“He partnered with Eric and his team and tried to understand material science in the context of data and used data science to improve speed to insights, iterations, and the overall analysis,” Melkote says.
van den Broek and the data science team worked with a team that included polymer chemists like Carlier, material testing scientists, and composite applications engineers from across North America and Europe. They gathered data about the product properties they wanted to predict and built a model to understand how those properties related to the performance of the final material. They leveraged enterprise data and analytics platforms to speed up the collaboration of the global technical teams by enabling more effective collaboration across departments and around the globe. They also created a global enterprise solution for storage to enable analysis of results across all tests and all product developers’ work.
That’s not to say there weren’t hiccups along the way. The first predictive model van den Broek and his team built was a black-box model that wasn’t explicable.
“We were not confident with that, so we started to have discussions to come up with a model in which we were confident,” Carlier says. “For me, one of the key challenges was to convince my colleagues within the innovation organization that our test methods were the best. When you work with colleagues who are in front of the customer, testing the material according to industry standards, it’s fairly difficult to convince them that yes, we have something that can save time.”
Being able to explain how their model worked was essential to gaining that trust.
From the analytics side, the challenge was building enough domain expertise to really understand the problem and then develop that trust.
“It was just trying to get past that barrier of how deep our understanding of the domain is to be effective in applying data science,” Melkote says. “As soon as Gideon was able to establish credibility as a data scientist who could understand just enough to bring about results, the teams could actually build more sophistication into in and make it more trustworthy, more usable.”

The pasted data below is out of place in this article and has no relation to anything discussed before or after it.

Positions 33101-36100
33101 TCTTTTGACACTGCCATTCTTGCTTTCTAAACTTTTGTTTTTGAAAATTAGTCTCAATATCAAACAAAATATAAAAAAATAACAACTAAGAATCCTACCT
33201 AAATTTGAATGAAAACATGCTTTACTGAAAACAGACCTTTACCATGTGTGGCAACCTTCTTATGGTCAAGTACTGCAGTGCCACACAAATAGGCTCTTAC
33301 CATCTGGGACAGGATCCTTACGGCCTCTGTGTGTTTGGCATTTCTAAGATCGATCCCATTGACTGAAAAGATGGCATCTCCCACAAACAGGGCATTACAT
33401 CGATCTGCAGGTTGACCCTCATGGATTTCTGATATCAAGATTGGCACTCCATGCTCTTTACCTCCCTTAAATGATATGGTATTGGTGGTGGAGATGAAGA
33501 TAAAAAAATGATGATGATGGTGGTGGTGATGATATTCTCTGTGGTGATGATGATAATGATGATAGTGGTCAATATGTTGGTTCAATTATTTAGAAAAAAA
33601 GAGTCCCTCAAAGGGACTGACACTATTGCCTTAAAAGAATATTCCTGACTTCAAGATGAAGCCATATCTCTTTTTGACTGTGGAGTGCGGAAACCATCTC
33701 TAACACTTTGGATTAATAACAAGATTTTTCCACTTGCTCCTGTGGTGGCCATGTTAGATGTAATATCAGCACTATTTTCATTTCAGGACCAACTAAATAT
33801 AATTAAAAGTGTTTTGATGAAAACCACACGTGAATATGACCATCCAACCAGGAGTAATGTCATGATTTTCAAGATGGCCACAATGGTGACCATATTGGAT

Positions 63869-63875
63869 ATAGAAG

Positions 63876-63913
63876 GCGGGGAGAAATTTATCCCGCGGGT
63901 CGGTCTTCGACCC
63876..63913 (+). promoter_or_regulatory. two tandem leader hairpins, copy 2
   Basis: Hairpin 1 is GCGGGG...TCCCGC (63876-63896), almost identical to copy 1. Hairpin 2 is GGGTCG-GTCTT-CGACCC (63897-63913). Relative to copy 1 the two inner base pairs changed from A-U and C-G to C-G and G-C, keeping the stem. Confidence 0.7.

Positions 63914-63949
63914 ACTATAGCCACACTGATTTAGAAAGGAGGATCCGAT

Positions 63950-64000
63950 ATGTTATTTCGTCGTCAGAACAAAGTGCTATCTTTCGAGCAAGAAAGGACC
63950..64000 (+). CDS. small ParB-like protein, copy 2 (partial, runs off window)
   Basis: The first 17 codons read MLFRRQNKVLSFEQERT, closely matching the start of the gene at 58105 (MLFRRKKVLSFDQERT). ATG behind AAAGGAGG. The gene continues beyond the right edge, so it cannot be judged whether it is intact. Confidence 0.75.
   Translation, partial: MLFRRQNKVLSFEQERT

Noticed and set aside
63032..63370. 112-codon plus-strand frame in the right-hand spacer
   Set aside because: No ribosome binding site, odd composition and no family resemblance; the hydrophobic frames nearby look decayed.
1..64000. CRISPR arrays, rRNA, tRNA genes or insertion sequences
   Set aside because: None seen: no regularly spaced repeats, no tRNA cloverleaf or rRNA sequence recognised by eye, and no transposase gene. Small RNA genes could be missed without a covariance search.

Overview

That leap was groundbreaking, Melkote says. The analytics CoE and the innovation team are now working on several additional projects to bring about a deeper data-driven digital transformation in the innovation group.
“It was a really good affirmation that bringing pure data science into the picture to help you make sense of the data and having business partners who can help you through the interpretation, will get you good results pretty quickly,” Melkote says.
Melkote considers developing strong collaboration with subject matter experts, by establishing common language and communication, to be an important component of analytics success. She also recommends keeping teams small and focused with a clear scope, but with the ability to reach out to others as needed for help.
She also notes that analytics and technology leaders should not hesitate to involve themselves in the most complex problem sets.
“Don’t be afraid to get involved in those things because you bring your technical expertise and analytical expertise. You can easily make a connection to the problem set, and with a good partnership you can prove something out that you thought was not possible,” Melkote says.